Review: “Mind the Gags” at The Bloomsbury Theatre

The Tab found UCLU Comedy Club’s show overlong, but with a few bright moments

It may be Movember, but The Gower Line’s Mind the Gags needed a trim.

You certainly got your money’s worth with two and a half hours of gags, skits and sketches from the cream of UCLU Comedy Club’s crop, but comic timing does have its limits. Nevertheless, even if the final stretch was a bit exhausting there were plenty of invigorating laugh-out-loud moments.


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The Gower Liners in action


The Gower Liners, Aislinn Jackson, Rosalind Mocroft, Thomas Fenton, Lucie Trémolières and the brilliant Jack Tivey, would have made Monty Python proud with some of their potty ideas. They were strongest in the areas of punnery, one-liners and classic jibes at the likes of jazz fusion and History of Art students, but showed off flair and originality too. Tivey and Fenton’s homoerotic, Elvis-worshipping hick soldiers, the stomach-churning Eternal Mayonnaise Brotherhood and a breathtakingly confident circle of narrators narrating each other ad infinitum, stand out as beacons of nuttiness from their trio of acts that intersected two longer sketches.

The first, E.G.A.D.S. (Educated Gentlemen Against Distasteful Suffragettes) was a Victorian farce, one of its weaker points being that acronym. Deluded Edward (Oliver Marsh) leads his unlikely reactionary gang of three, after convincing them with a few horned diagrams, into the den of the beast by inviting three local feminists to dinner with the courageous intention of wooing them into submission. Simpering ensues, with some well-acted awkward flirting, but the feminists prove feistier than expected and execute a coup d’état just after the fish dish. Writer Emma Moren keeps things plain and silly, and all for the good, with wide-eyed chinless wonder Pip (Candice Green) coming to the profound conclusion that “we’re not any different really, apart from the squishy bits”.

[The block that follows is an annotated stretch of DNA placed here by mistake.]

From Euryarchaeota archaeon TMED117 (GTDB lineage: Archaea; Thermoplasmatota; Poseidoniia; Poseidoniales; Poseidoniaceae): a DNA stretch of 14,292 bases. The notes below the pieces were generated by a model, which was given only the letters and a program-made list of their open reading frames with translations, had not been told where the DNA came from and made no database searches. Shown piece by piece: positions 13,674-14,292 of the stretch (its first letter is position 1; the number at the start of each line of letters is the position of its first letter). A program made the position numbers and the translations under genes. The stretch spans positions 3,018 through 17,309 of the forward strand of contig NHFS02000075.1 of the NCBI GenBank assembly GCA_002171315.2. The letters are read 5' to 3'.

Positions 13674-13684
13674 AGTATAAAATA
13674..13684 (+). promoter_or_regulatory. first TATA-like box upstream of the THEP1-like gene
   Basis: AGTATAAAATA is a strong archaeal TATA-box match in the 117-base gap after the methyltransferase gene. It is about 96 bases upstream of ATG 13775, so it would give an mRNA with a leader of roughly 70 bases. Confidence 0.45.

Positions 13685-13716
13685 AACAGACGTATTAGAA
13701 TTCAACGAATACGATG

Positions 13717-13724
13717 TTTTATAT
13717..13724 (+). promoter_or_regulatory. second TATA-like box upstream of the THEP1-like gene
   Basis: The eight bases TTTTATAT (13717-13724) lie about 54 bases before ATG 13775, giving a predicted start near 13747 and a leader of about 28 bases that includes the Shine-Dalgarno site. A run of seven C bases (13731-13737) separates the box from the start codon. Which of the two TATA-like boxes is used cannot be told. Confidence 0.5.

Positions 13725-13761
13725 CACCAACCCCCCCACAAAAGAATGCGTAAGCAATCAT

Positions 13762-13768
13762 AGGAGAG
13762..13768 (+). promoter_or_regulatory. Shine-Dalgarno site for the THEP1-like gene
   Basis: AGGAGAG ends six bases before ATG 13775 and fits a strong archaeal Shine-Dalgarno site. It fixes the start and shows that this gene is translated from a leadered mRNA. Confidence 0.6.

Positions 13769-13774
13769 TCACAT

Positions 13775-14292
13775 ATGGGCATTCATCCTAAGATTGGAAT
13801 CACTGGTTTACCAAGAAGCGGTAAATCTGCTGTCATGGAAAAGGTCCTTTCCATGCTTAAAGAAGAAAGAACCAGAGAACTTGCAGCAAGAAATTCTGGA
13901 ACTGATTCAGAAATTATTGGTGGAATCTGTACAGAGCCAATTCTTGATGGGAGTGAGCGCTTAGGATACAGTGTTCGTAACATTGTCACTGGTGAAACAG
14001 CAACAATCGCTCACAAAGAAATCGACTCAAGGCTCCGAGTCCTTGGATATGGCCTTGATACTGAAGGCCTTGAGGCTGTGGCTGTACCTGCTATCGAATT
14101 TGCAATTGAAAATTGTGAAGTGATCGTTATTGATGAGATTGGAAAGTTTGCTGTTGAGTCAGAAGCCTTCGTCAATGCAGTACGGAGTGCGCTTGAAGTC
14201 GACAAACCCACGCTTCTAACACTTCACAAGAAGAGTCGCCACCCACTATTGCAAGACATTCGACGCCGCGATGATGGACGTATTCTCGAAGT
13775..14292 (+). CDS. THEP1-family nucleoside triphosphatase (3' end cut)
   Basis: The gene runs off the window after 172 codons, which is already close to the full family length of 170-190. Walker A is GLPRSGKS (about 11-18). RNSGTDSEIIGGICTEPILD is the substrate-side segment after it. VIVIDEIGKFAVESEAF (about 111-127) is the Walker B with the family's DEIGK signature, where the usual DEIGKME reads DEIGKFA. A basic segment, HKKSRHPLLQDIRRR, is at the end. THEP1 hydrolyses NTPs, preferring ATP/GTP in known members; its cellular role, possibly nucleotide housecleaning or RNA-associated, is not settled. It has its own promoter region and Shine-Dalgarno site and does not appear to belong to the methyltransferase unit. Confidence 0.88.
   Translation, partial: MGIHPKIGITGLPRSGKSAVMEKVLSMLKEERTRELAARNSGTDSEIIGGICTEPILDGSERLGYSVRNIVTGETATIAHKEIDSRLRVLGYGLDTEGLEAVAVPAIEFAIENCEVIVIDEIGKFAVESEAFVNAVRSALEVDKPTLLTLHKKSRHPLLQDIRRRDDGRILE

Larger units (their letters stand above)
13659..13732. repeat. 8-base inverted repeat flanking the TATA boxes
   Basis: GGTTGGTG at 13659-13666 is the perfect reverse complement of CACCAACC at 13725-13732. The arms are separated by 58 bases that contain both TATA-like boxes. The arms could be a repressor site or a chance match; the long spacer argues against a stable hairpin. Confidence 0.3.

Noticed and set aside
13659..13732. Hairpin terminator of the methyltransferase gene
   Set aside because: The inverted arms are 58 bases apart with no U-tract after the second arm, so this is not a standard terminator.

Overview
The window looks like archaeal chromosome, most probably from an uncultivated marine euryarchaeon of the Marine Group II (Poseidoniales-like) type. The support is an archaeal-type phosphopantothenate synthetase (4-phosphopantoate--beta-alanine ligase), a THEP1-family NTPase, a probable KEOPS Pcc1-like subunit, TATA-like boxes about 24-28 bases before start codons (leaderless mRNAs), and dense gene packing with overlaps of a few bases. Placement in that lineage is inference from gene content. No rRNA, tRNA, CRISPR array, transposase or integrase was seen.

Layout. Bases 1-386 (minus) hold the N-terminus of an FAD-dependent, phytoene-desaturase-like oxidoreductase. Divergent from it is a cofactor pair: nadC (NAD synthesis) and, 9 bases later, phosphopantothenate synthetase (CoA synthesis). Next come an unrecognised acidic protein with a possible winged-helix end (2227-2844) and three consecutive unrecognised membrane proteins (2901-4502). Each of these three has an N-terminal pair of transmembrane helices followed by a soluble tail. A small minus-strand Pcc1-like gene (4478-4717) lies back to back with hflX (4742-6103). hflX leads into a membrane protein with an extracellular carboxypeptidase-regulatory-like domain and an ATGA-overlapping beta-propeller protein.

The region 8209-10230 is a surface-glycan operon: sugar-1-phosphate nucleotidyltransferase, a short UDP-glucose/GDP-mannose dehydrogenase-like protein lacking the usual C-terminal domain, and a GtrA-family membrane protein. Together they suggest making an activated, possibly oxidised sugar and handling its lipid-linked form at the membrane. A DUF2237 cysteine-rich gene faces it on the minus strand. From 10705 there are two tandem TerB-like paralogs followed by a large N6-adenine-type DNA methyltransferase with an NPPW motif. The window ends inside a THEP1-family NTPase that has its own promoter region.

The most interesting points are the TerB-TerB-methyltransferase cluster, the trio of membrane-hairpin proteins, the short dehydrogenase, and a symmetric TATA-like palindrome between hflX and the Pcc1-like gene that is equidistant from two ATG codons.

A scene from E.G.A.D.S

A scene from E.G.A.D.S


The second sketch, The Spy Who (Platonically) Loved Me, as the slowest-paced act, did not benefit from coming near the foot of the bill. Oliver Marsh was reincarnated as the lascivious Sir, but by this point his in-your-endos and lick-lipping elicited more groans than giggles as he interviewed the hetero-romantic asexual Agent Andrew for a Human Resources position. A fresher audience was required for this one to really spark the laughs, although the Evil Professor’s (Tom Rees-Williams) poorly chosen punch lines were a clever touch amongst a muddled plot.

Especially in the case of the The Spy…, overly-convoluted premises proved flimsier than the traditional or the bizarre in Mind the Gags. Keeping things simple is generally the key to good comedy after all, and that’s exactly why E.G.A.D.S. was a success.

It’s also worth mentioning the proliferation of painful cockney accents, some approaching Dick Van Dyke levels of awfulness. I don’t believe that accent humour always has to be labelled as offensive or patronising, but it can be if it’s not done correctly.

Gor’ Blimeys and izzits aside, Mind the Gags did tickle the funny bone on various occasions, but the Comedy Club pushed its luck with the 150 minutes running time. Less would certainly have been more.